‘Sounds on Shorts’ boosts music discovery from YouTube Shorts


YouTube’s TikTok-style Shorts feature is growing rapidly: up to 30bn daily views and 1.5 billion monthly viewers according to the company’s latest stats. Musicians have played a prominent role in YouTube’s marketing efforts for Shorts so far: Blackpink, Ed Sheeran and BTS for example.

Now YouTube is forging a deeper link between Shorts and its YouTube Music service with a feature called ‘Sounds on Shorts’. It’s a button at the bottom of every Shorts video that shows viewers other clips using the same audio. If it’s music, they can also visit a ‘sound pivot page’ to see what the track is and who it’s by.

What’s new is a playlist called ‘Sounds from Shorts’ to which viewers can now add those tracks for later listening. It works the other way too: YouTube Music users can manually add tracks to the playlist so they’re available to use in their Shorts clips later.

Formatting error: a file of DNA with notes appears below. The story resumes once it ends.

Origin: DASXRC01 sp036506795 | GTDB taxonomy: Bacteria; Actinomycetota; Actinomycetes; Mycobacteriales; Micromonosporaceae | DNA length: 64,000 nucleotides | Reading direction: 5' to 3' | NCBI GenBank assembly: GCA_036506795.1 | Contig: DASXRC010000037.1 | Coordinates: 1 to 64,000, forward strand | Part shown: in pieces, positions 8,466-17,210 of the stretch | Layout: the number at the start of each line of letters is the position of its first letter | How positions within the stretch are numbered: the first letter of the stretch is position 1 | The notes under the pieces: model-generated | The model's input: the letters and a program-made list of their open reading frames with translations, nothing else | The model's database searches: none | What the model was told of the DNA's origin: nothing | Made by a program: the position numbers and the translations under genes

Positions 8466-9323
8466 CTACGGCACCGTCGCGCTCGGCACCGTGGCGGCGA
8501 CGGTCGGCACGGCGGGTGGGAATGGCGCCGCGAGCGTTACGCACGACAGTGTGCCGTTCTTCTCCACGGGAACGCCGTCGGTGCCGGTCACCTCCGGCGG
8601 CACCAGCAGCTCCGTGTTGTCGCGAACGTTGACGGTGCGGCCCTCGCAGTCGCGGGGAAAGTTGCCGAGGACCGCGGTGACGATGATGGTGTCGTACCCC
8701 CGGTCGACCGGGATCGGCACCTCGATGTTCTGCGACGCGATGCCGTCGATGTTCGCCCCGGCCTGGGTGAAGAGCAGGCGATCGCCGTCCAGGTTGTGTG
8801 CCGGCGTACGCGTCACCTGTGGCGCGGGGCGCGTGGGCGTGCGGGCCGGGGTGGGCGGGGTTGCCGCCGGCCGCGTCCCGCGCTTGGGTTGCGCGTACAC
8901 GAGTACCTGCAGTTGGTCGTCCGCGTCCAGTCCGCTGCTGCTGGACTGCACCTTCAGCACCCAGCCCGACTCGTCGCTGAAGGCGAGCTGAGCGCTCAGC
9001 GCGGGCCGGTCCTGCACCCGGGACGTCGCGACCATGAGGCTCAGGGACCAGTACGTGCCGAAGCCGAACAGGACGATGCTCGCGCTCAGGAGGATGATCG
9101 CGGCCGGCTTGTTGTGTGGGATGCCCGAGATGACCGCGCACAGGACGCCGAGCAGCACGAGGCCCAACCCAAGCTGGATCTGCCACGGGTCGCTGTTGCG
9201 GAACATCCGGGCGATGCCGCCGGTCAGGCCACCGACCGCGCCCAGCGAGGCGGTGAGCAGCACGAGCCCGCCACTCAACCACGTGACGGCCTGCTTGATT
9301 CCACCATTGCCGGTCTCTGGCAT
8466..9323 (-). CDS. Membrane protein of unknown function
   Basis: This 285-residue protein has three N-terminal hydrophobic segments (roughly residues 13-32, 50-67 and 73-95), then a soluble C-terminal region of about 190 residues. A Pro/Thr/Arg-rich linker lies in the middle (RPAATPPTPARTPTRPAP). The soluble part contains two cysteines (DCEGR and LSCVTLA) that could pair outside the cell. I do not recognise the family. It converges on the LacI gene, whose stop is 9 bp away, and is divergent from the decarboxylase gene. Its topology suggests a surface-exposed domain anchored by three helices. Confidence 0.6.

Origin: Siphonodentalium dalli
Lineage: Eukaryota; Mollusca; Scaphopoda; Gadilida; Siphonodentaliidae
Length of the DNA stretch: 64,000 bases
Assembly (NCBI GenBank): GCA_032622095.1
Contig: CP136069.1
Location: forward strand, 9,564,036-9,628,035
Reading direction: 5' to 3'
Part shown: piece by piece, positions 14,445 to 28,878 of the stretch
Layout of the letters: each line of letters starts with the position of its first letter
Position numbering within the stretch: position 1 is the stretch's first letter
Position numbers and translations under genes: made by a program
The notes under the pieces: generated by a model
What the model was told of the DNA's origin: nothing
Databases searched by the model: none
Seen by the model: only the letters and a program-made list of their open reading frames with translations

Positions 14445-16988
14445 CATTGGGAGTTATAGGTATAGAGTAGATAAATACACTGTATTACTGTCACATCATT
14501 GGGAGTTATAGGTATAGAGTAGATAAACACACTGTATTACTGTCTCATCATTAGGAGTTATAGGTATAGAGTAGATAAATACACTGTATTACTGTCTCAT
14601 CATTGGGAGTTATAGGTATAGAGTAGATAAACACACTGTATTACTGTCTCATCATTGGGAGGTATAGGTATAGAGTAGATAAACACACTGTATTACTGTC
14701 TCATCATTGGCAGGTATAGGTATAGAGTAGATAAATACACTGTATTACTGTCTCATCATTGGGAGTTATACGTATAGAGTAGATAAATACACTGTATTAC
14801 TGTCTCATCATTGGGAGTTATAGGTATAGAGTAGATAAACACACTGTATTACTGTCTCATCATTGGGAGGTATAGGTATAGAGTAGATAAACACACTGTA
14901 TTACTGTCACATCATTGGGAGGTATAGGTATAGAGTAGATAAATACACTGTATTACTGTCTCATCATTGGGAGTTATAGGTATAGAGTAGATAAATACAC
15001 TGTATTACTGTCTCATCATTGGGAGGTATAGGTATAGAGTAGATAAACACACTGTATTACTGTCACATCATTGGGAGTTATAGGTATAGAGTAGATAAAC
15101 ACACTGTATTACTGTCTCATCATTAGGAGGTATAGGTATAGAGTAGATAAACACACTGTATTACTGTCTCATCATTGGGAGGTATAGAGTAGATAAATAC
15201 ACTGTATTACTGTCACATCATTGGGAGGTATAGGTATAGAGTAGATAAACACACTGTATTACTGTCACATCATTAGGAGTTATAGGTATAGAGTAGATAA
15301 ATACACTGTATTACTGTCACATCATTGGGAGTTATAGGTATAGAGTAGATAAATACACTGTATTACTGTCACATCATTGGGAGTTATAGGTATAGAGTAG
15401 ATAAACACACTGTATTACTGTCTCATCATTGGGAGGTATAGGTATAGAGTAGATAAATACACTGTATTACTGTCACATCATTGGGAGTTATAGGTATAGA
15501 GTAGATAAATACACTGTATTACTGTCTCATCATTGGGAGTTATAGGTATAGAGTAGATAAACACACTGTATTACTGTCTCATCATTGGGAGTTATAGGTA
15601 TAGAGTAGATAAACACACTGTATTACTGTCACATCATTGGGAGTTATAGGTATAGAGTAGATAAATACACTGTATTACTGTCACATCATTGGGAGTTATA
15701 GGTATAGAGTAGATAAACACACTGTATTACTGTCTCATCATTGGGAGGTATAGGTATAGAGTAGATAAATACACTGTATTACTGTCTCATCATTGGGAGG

However, it’s really the discovery piece that YouTube is highlighting around all this, and that’s important. The music industry is already well aware of the direct link between TikTok virality and plays on streaming service. Except it’s not a link, as such: people have to come out of TikTok, fire up their music-streaming app of choice, and then search and save a track to their libraries or playlists.

YouTube’s pitch is that because it owns both a short-video service and a music streaming service, it can reduce the friction and make this discovery dynamic even more powerful. However, with rumours still buzzing about the potential for TikTok to launch its own sister music-streaming service, this may not always be a unique selling point.

Still, it’s another sign that YouTube has a firm focus on making Shorts work for artists and the music industry. In his blog post earlier this week announcing YouTube’s latest payout milestone, its music boss Lyor Cohen also noted that “we’re creating long-term monetization solutions for Shorts, and we’ll have more to share on this soon” with the industry.

Written by: Stuart Dredge